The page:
Choose a topic from Vol 4:

Religion - Yes or No

Necessity of Religion
Reality of Religious Experience
Religion and life
Religious statistics
Nature of religion
Necessity of worship
Neglect of religion
Religion and history
Conversion of mankind

The Christian Church

Nature of the Church
Necessity of the Church
Visible organisation
Hierarchical constitution
Papal supremacy
Perpetuity of the Church

"This Shall Be the Sign"

Notes of identification
Unity of the Church
Holiness of the Church
Catholicity of the Church
Apostolic succession
"Roman" but not "Roman Catholic"

Dogmatic Authority of the Church

Authority in religion
Catholic Church infallible
The Pope infallible
Papal definitions
Dogmatic spirit of the Catholic Church
"Religion of the spirit"
Individual freedom
Re-stating Christianity
Athanasian Creed
Meaning of faith
Faith and reason
Faith and science
Religion and education
Religion and morals
Catholic countries backward
Universities and religion
Natural Moral Law
Christian principles of morality
Catholicism versus the world

The Power-Complex Illusion

Legislative power of the Catholic Church
Coercive power of the Catholic Church
Catholic Church and political ambitions
Divided allegiance of Catholics
Rome and totalitarianism
Aim of the Catholic Church in America
Catholic Action
Political freedom of Catholics
Catholic infiltration of civic life
Catholicism anti-democatic
Rival totalitarianisms, Rome and Moscow
Catholic attitude to Protestants
Spanish Inquisition
Church and State
Federal Union or "One World State"

Life-Or-Death Social Problems

Social reform necessary
Trade unions
Protestant Churches and Communism
Social apathy of Churches
Catholic social teaching
Family life
Primary purpose of marriage
Religion and marriage
Form of marriage
Mixed marriages
Birth control
"Catholic birth control"
Divorce and re-marriage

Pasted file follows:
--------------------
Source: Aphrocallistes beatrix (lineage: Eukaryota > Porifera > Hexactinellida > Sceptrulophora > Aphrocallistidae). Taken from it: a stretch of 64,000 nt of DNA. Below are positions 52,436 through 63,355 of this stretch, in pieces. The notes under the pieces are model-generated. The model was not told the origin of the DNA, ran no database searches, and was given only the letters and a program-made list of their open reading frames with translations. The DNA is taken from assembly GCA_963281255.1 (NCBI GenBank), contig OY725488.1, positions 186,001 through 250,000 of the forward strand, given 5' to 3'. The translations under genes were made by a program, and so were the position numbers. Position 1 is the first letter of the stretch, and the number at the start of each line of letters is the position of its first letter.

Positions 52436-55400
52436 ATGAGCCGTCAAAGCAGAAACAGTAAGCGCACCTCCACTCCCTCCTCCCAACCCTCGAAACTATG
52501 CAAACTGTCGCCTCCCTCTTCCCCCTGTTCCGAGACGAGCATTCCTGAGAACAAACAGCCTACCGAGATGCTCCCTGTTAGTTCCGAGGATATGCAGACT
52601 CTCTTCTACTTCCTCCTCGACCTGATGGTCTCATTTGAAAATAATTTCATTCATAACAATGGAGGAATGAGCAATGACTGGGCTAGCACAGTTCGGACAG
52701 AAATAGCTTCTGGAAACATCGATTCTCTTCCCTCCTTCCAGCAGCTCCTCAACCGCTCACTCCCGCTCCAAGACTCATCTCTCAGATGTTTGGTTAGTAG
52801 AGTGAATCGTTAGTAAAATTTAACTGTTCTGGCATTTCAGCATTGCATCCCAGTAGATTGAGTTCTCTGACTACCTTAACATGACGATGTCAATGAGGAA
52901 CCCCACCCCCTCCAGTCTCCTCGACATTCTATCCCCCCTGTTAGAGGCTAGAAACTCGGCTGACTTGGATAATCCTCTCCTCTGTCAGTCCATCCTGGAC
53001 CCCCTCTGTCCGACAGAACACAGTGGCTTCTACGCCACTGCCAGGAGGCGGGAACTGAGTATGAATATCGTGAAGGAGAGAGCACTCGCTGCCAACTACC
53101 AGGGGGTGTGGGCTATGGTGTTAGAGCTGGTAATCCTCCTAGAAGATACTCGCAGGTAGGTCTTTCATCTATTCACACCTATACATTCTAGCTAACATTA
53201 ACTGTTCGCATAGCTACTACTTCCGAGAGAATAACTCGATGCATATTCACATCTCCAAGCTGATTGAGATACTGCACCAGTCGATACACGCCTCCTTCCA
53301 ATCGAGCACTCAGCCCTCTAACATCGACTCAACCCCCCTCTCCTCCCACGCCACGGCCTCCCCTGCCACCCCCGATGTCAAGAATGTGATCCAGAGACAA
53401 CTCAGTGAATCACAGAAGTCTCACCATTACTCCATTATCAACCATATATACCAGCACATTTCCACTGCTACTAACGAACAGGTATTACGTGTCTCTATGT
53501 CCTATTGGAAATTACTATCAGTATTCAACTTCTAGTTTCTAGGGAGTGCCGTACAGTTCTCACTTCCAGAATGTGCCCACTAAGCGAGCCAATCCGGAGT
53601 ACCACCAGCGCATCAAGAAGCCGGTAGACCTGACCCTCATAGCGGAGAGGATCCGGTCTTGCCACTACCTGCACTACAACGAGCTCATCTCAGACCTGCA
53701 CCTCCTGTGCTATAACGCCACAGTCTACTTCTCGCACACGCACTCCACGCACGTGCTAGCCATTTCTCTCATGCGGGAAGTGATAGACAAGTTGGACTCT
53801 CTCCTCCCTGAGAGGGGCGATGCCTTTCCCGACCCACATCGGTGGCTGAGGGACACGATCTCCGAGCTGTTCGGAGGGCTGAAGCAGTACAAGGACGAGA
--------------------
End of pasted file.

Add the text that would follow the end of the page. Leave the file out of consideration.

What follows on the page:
Catholics and civil divorce
Nullity decrees
Therapeutic abortion
Euthansia or mercy-killing

Those Exclusive Claims

Divided Christendom
Do divisions matter?
The "Only True Church" claims
Cause of sectarian bigotry
Reunion Movement
Catholic non-cooperation

Religious Liberty

Religious freedom
Catholic intolerance
Protestants and the principles of religious liberty
Rome and the "Four Freedoms"
Heresy and heretics
Religious rights of Protestants
Religious persecution
"Rome's historical record"
Protestant missionaries in Spain
In Italy
In South America
Conditions in Colombia

Are Only Catholics Saved

"Outside the Catholic Church no salvation"
Beliefs of Catholics
Salvation of Pagans
Salvation of Protestants
Why become a Catholic?
Duty of inquiry
Salvation of apostate Catholics
Test at the Last Judgment
Obstacles to conversion
Truth of Catholicism

In South America

1583. The Italian secular press itself protested against the refusal of religious liberty to the "Church of Christ" missionaries.

Such protests appeared only in the Communist papers, because Communists had offered to cooperate with the "Church of Christ" evangelists in propaganda against the Catholic Church. Several young Communists were paid regular wages by the evangelists to assist in the work of discrediting the Catholic religion and undermining the faith of the Catholic people. A spokesman for the Italian Government said that he wanted to make it clear that the Protestant missionaries did not realize that the agitators they employed were Communists, and that they had no intention of fostering Communism in Italy; but he said that they had fallen a prey to the Communist game and were helping Communists to pursue it. The Communists were simply exploiting the "Church of Christ" group for their own political ends. To make this episode the grounds for a charge of religious persecution in Italy is absurd.

1584. Wherever the Roman Catholic Church is dominant, we find the same intolerance. Take South America. In 1942 the Presbyterian Board of Foreign Missions had to protest against the "efforts of the Roman Hierarchy to deprive Protestant Churches of the right to propagate their faith in Latin America".

The Governments, not the Catholic Hierarchy, had introduced in seven of the South America Republics legislation to prevent further Protestant foreign missionaries from entering their respective territories, declaring the Visas would be refused on the score that such persons were regarded as undesirable aliens. The Presbyterian protest found its way to the State Department of the U.S.A. at Washington, but the U.S. Government replied that it acknowledged the right of the South American Republics to make, interpret and administer their own immigration laws, and declared that it had no intention of questioning the decision of any South American Government on this matter.



A Radio Analysis"
- Book Title